On occasion of Ali honor, sports ethics debated at Constitution Center

    The wife and daughter of Muhammad Ali were in Philadelphia Thursday to be part of the Liberty Award ceremony honoring the champion boxer.

    On the stage of the National Constitution Center, Lonnie Ali and Laila Ali were joined by former Philadelphia 76er Dikembe Mutombo, 2012 Olympic gold medal boxer Claressa Shields, and 2012 Olympic gold medal rower Susan Francia. 

     

    They came together to talk about the importance of sports ethics in a civil society. Moderator Art Caplan, a bioethicist at New York University, steered the conversation toward the influence of Muhammad Ali as a humanitarian athlete, the problems of racism and homophobia in professional sports, and the social responsibility of professional athletes as role models.

    “My dad had been in and out of prison for a long time, and when he got out, one day he was telling me he wasted so much of his life,” said Claressa Shields, who started boxing at age 11. “I asked him what he wanted to do, he said, ‘boxing.’ Then he mentioned how Laila took after her dad, Muhammad Ali, and I said, ‘Oh, really?’ He said Laila was a bad girl, and I said, ‘OK.’ I decided, if she could do it, I could do it.”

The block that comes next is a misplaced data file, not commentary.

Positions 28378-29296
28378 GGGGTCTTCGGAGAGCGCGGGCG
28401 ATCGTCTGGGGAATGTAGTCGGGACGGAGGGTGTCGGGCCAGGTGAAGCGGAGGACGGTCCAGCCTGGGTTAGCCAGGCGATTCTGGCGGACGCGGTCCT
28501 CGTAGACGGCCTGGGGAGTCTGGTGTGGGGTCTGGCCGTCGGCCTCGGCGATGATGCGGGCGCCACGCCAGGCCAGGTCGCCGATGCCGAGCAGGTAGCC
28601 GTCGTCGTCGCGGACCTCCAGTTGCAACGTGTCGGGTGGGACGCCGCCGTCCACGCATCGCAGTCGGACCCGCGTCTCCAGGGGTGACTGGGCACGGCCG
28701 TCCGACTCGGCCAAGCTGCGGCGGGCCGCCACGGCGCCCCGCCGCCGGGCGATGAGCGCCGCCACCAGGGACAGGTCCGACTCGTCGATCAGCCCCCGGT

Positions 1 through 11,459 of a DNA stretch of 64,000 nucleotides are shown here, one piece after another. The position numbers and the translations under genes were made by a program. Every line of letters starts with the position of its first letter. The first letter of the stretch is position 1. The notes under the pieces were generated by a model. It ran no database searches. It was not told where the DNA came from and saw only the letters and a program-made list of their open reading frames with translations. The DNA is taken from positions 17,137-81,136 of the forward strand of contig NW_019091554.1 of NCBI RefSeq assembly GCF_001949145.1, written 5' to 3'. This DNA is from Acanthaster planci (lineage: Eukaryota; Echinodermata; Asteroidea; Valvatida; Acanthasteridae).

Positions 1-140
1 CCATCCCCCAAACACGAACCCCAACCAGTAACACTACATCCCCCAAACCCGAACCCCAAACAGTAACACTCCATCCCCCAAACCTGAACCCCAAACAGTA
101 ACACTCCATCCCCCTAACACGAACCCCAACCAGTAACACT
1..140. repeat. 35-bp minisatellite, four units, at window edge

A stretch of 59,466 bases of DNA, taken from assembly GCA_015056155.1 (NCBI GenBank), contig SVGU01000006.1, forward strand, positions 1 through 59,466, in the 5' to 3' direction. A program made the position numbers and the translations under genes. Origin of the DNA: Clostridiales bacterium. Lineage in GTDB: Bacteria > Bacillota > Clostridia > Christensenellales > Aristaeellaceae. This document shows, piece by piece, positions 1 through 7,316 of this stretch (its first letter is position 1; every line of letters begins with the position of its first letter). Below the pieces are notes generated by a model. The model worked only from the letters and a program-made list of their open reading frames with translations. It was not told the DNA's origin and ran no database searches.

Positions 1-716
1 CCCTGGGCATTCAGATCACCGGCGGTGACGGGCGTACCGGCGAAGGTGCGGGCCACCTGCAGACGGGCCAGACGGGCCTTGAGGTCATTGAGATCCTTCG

The afternoon panel was assembled in anticipation of the evening ceremony to bestow Muhammad Ali with the Liberty Medal, an annual award given by the Constitution Center to individuals who best represent the qualities of American democratic values.

    Muhammad Ali, aka Cassius Clay, was known in the 1960s and 1970s as much for his outstanding talent inside the ring as his braggadocio. He attracted controversy for the way he trash-talked his opponents, and for his opposition to the Vietnam War.

    He was one of the world’s most popular figures, traveling the globe for bouts. He went to the Philippines to fight Joe Frazier (“The Thrilla in Manila”) and to the Congo to fight George Foreman (“The Rumble in the Jungle.”)

    While Foreman was the favorite fighter going into the Congo in 1974, Ali was the more popular figure. The locals met him chanting “Ali, Bumaye,” which translates to “Ali, kill him!”

    Lonnie Ali, the fighter’s wife, said that despite his outspoken demeanor and strongly held personal and national values, he never imposed them on people in other countries.

    “Even though he has his own values, he was never going to place those on them. He respected them for who they were,” said Lonnie Ali at the Constitution Center. “That’s important for us as Americans who have a set of values that we cherish — and I’m not saying they are good, bad, or indifferent, whatever. But don’t expect to go to another country and place your values on them, and judge them by your values.”

    Muhammad Ali, who suffers from Parkinson’s disease, will appear at the evening Liberty Medal ceremony, on the lawn of the Constitution Center, but Lonnie Ali will be speaking on his behalf.

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